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Triumph of Tipu that New India glosses over

William Dalrymple says the Battle of Pollilur was the first defeat of a European army in India and 'nearly ended' British colonial rule
The masterpiece, which celebrates Tipu Sultan’s victory over the British forces,  was sold on Wednesday.
The masterpiece, which celebrates Tipu Sultan’s victory over the British forces, was sold on Wednesday.
Getty Images for Sotheby’s

Mike Ives   |   Published 31.03.22, 04:21 AM

The mural shows Indian cavalry troops advancing from both sides on a cornered British army, guns blazing. In one part of the 18th-century battlefield, the victorious commander sits on an elephant holding a red rose.

To William Dalrymple, a leading British historian of India, the roughly 32-foot-long masterpiece, which was sold at an auction in London on Wednesday, is an artistic triumph and a potent symbol of Indian resistance to British imperialism.


“It’s arguably the greatest Indian picture of the defeat of colonialism that survives,” Dalrymple told Sotheby’s, the auction house overseeing the sale. “It’s a unique and fantastic artwork.”

But in modern India, the commander’s legacy is complicated. Politicians from India’s governing political party, which has increasingly embraced Hindu nationalist rhetoric under Prime Minister Narendra Modi, have spent years downplaying his achievements.

The commander, Tipu Sultan, was a Muslim; they say he is responsible for the deaths of Hindus.

The mural was sold on Wednesday afternoon in London for £500,000, or about $655,000. It was unclear who provided the winning bid. Sotheby’s said before the bidding started that the mural was most likely worth between £500,000 and £800,000. News of the auction was reported earlier by the BBC.

The mural consists of 10 large sheets mounted on canvas and is thought to have been made in the early 19th century. It depicts the Battle of Pollilur in 1780, part of the Anglo-Mysore Wars that took place in southern India around then. It celebrates not only Tipu Sultan, who was about 30 at the time, but also his father, Haidar Ali, then the ruler of Mysore State.

Mysore was among the strongest states to emerge when the Mughal Empire collapsed in the 18th century after dominating the Indian subcontinent for about 200 years.

During the decades that Haidar Ali and later Tipu Sultan ruled Mysore state, reports of their attacks on British trading settlements were carried in British newspapers, “embellished by distance as they were carried home by sea”, according to a 2016 biography of Tipu Sultan by the historian Kate Brittlebank.

By the time he died at the hands of British troops in 1799, Tipu Sultan was “possibly the most famous Indian, if not villain, in the United Kingdom”, Brittlebank wrote in her book. His nickname was the “Tiger of Mysore”.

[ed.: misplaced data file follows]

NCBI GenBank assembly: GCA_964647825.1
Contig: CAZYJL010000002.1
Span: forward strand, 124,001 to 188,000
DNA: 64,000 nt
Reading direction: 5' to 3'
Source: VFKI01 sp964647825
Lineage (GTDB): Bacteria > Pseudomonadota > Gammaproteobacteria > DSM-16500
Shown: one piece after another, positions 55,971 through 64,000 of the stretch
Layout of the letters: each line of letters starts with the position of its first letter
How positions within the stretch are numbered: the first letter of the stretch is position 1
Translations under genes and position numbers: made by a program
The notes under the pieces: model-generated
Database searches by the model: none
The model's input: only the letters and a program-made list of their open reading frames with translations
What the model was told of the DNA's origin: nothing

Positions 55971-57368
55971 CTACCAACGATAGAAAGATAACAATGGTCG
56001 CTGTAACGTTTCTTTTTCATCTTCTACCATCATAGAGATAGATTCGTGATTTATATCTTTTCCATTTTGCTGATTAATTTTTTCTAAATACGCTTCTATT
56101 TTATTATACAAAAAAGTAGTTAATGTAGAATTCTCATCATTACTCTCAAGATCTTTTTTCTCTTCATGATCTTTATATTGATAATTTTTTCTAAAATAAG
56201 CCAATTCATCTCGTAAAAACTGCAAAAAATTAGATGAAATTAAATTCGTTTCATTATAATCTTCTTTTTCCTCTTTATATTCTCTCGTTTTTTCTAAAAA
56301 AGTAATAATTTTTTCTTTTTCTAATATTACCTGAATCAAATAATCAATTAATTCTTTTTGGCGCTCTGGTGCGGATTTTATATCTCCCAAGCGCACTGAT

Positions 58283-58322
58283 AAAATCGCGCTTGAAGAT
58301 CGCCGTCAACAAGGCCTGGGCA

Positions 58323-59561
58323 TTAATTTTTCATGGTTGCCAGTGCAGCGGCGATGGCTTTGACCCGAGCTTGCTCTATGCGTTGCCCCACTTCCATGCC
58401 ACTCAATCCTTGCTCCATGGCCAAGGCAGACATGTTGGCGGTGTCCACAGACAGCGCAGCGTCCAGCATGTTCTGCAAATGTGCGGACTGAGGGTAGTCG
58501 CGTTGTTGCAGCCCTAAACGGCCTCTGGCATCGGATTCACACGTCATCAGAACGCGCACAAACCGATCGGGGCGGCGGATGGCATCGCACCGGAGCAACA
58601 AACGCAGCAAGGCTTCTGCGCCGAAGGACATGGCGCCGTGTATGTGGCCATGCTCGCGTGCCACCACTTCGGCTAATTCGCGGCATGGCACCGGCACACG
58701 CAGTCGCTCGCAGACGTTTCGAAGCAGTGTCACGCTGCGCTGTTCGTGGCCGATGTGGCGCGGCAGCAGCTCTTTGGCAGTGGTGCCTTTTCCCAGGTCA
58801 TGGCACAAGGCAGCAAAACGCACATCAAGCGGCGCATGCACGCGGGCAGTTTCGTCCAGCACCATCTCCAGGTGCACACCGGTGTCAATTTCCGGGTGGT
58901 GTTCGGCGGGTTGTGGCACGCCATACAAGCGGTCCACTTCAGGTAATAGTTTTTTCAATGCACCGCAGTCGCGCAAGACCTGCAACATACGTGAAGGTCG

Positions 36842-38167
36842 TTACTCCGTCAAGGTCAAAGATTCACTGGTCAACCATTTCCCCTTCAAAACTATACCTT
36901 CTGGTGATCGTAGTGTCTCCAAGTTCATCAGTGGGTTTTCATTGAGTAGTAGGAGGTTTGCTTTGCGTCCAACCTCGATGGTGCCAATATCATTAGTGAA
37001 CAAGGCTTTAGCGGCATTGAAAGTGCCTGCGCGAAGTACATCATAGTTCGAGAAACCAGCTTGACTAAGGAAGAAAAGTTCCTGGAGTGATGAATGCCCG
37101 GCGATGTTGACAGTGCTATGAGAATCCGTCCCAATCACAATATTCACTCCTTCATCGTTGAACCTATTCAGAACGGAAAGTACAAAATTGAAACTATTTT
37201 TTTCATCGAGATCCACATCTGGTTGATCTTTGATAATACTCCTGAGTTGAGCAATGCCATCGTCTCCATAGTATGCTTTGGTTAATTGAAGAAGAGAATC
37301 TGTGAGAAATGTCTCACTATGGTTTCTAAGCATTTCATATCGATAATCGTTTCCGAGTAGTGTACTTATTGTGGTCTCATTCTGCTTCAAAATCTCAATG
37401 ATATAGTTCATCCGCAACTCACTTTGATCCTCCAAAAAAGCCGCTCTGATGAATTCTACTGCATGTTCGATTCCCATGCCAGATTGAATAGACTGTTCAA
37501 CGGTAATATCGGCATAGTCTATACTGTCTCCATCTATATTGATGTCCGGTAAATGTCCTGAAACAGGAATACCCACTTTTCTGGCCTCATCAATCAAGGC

Dalrymple said the Battle of Pollilur was the first defeat of a European army in India and “nearly ended” British colonial rule there.

“Tipu Sultan was probably the most effective opponent that the East India Company ever faced,” said Dalrymple, author of a 2019 book on the company, which was founded in 1599 to run British trade in Asia and eventually developed into a large army with a trading division.

“Tipu showed that the Indians could fight back,” he added. “That they could win. That they could use European tactics against the Europeans and defeat them.”

Today, grand buildings associated with Tipu Sultan, including a mosque, dot the landscape in and around Mysore. The Karnataka government promotes the buildings as tourist attractions.

At the same time, officials from the ruling BJP are trying to downplay Tipu Sultan’s legacy across India. The BJP-led state government in Karnataka has convened a special committee to review whether other Muslim leaders have been “glorified” in local school textbooks.

Modi’s nationalist message has often pitted Hindus against Muslims. In recent months, calls for anti-Muslim violence in India have increasingly moved from the fringes to the mainstream, even as Modi and top BJP leaders have remained silent.

British colonial propaganda portrayed Tipu Sultan as a “one-dimensional fanatic”, but work by modern scholars has reconstructed a “very different Tipu”, Dalrymple wrote in an essay for Sotheby’s ahead of the auction.

“What really worried the British was less that Tipu was a Muslim fanatic, something strange and alien, but that he was in fact frighteningly familiar: a modernising technocrat who used the weapons of the West against their own inventors.”

New York Times News Service

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